Home and retail sales: The November home-sales index advanced to a healthy 62.0 from 59.8 in October. The November retail-sales index increased to a tepid 51.5 from October’s even weaker 48.6. “Much like the national retail sales numbers that came out this week, Rural Mainstreet businesses are experiencing lackluster sales. At the same time, the Rural Mainstreet housing market is improving rapidly with record low interest rates and a slowly improving job market,” said Goss.

Each month, community bank presidents and CEOs in nonurban, agriculturally and energy-dependent portions of a 10-state area are surveyed regarding current economic conditions in their communities and their projected economic outlooks six months down the road. Bankers from Colorado, Illinois, Iowa, Kansas, Minnesota, Missouri, Nebraska, North Dakota, South Dakota and Wyoming are included.

This survey represents an early snapshot of the economy of rural, agriculturally and energy-dependent portions of the nation. The Rural Mainstreet Index (RMI) is a unique index covering 10 regional states, focusing on approximately 200 rural communities with an average population of 1,300. It gives the most current real-time analysis of the rural economy. Goss and Bill McQuillan, CEO of CNB Community Bank of Greeley, Neb., created the monthly economic survey in 2005.

Colorado: For a second straight month, Colorado’s Rural Mainstreet Index (RMI) moved above 50.0. The November RMI slipped to 51.8 from 53.0 in October. The farmland and ranchland price index increased to 63.1 from 52.4 in October. Colorado’s hiring index for November was 38.9, down from 49.8 in October.

Illinois: For a second straight month, the RMI for Illinois moved above growth neutral. The November index climbed to 65.9 from October’s 56.5. Farmland prices bounced higher with a November reading of 79.5, up from October’s 65.1. The state’s new-hiring index increased to a still weak 49.8 from 45.8 in October. Jim Eckert, president of Anchor State Bank in Anchor, said, “Most of my customers are in a ‘funk’ over the election results and expect the recession to get worse in the coming years.”

Iowa: The RMI for Iowa for November advanced to 61.3 from 57.0 in October. The farmland-price index expanded to 80.1 from October’s 70.2. Iowa’s new-hiring index for November increased to 50.2 from October’s 49.1.

Kansas: The Kansas RMI for November climbed to 63.1 from October’s 57.3. The farmland-price index rose to 82.3 from October’s 71.7. The state’s new-hiring index increased slightly to 51.7 from 50.2 in October. On the other hand, Dale Bradley, CEO of The Citizens State Bank, in Miltonvale said, “Drought in Kansas is increasing (in impact).”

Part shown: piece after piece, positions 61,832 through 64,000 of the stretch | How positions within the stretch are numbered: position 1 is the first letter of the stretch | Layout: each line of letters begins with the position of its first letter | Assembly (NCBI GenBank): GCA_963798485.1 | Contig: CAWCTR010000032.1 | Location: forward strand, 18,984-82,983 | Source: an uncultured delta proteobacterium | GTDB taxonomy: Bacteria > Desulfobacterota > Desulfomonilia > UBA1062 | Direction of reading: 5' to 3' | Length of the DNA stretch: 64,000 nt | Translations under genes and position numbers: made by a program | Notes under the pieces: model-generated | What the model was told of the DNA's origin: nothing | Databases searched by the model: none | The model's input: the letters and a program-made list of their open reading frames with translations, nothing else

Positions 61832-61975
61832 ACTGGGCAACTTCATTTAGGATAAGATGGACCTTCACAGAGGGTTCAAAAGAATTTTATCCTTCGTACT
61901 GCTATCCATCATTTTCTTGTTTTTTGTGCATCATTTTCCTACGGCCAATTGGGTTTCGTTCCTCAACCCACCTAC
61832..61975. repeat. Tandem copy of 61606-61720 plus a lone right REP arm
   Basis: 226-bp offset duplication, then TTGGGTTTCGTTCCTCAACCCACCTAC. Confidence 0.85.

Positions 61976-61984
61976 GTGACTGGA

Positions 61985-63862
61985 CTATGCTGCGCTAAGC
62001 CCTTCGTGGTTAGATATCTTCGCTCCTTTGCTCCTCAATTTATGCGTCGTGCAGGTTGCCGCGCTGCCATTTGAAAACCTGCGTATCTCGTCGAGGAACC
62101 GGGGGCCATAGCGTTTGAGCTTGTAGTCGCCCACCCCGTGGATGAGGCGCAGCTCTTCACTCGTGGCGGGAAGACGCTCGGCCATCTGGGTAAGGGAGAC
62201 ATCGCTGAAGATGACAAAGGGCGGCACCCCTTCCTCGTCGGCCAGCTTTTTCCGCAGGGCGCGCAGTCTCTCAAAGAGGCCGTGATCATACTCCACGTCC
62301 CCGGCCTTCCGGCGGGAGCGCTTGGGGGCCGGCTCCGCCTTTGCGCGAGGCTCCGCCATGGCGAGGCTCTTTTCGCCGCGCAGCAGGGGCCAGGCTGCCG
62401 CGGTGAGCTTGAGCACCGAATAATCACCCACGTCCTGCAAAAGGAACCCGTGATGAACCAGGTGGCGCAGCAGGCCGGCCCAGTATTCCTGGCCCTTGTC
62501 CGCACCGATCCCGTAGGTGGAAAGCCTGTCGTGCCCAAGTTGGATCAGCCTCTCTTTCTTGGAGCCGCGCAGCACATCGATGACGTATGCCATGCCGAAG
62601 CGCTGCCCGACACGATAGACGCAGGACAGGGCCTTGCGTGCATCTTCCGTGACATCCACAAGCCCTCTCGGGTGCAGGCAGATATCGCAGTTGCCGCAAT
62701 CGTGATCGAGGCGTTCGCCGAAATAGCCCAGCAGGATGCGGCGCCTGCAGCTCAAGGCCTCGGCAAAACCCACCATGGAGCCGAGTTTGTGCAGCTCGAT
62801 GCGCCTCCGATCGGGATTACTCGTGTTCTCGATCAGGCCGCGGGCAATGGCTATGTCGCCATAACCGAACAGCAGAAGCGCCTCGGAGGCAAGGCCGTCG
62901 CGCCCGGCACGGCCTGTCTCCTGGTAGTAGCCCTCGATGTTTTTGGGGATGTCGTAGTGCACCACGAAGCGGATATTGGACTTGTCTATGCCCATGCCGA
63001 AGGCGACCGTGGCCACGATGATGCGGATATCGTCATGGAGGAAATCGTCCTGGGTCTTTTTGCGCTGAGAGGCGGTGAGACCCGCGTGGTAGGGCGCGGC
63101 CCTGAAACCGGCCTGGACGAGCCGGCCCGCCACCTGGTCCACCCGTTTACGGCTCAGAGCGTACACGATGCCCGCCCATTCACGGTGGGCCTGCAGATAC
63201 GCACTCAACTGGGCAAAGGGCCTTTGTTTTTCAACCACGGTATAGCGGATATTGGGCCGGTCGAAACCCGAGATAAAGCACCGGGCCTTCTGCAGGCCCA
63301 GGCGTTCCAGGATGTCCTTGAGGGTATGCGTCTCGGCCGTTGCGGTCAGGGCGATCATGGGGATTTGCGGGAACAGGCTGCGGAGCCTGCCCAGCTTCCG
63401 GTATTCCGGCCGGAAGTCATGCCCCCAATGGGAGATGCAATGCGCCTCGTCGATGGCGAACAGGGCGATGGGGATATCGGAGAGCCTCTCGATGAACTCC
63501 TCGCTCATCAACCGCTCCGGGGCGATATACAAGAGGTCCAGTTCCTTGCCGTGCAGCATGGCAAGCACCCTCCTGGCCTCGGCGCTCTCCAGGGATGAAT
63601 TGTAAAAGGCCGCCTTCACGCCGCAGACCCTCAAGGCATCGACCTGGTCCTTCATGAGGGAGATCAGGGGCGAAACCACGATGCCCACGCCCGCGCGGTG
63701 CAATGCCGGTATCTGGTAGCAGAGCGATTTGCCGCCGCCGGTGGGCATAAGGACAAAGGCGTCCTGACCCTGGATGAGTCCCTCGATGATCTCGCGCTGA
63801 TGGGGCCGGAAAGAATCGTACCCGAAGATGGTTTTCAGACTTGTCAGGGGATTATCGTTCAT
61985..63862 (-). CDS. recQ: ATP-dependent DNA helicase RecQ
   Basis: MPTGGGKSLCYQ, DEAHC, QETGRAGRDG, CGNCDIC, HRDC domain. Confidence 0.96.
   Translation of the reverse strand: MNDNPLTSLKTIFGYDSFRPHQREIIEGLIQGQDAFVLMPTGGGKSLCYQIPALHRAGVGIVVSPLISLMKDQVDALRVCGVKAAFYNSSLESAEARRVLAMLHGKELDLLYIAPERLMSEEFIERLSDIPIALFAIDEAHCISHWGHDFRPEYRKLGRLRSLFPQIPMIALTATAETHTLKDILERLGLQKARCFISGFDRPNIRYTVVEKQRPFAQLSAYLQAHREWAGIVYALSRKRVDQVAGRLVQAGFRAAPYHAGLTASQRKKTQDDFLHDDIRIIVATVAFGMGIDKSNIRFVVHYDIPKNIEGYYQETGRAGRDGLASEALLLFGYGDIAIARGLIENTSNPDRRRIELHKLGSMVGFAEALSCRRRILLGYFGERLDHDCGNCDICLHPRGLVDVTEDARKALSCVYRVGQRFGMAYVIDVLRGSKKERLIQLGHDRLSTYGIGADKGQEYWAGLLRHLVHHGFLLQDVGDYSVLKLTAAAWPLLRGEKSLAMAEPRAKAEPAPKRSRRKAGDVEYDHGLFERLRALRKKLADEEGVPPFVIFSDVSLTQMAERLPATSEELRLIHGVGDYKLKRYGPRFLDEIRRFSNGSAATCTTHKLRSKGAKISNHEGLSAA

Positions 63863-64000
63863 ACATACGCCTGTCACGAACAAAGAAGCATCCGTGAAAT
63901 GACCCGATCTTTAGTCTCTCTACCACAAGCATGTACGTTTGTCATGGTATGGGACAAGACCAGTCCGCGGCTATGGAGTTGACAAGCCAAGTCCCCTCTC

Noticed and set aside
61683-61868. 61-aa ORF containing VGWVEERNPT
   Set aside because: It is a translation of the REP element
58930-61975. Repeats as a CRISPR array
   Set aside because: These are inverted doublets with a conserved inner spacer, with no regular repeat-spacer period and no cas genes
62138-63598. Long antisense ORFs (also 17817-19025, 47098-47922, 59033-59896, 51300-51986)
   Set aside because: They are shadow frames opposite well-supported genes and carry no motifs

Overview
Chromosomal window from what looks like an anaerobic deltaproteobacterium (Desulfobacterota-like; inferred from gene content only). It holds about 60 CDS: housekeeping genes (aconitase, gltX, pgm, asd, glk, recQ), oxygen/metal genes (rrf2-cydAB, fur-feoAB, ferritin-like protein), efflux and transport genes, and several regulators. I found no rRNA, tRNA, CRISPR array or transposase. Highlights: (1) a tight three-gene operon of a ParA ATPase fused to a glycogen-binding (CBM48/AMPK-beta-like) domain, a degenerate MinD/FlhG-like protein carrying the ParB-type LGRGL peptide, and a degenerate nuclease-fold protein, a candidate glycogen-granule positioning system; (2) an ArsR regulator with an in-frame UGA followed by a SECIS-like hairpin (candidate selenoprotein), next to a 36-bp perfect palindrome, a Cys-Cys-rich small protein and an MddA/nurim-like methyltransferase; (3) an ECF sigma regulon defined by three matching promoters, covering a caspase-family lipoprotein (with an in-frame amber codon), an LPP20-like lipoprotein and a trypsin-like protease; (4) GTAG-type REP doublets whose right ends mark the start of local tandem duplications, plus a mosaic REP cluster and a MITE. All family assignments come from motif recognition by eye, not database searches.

Minnesota: The November RMI for Minnesota rose to 63.0 from 57.2 in October. Minnesota’s farmland-price index bounced to 84.6 from 76.3 in October. Minnesota’s new-hiring index was unchanged for November at 53.2. Pete Haddeland, CEO of First National Bank in Mahnomen, said, “Our economy is doing very well after a normal crop with great prices.”

Missouri: The RMI for Missouri climbed to 55.5 from 53.9 in October. The farmland-price index for November increased to 56.7 from 51.2 in October. Missouri’s new-hiring sank to 34.6 from October’s 48.5.

Nebraska: For a second consecutive month, Nebraska’s rural economy moved into positive territory. The November RMI rose to 57.7 from October’s 56.1. The farmland-price index rocketed to 86.2 from a much lower 66.5 in October. Nebraska’s new-hiring index increased to a weak 51.3 from 46.6 in October. Rod Cornelius, president of Pinnacle Bank of Grant, said, “No changes noted in pasture rent, unless Southwest Nebraska receives some moisture, there probably will not be any grass to graze.”

North Dakota: The North Dakota RMI for October advanced to a regional high 86.7 from 67.1 in October. The farmland-price index expanded to 89.5 from October’s 82.3. North Dakota’s new-hiring index rose to 88.3 from 77.5 in October.

South Dakota: The November RMI for South Dakota increased to 57.7 from 56.5 in October. The farmland price index climbed to 85.6 from 68.4 in October. South Dakota's new-hiring index for November rose to a still weak 48.0 from 47.9 in October.

Wyoming: The November RMI for Wyoming expanded to 60.6 from 57.8 in October. The November farmland and ranchland price index expanded to 79.2 from 68.6 in October. Wyoming’s new-hiring index remained below growth neutral with a November reading of 49.6, up from 48.1 in November.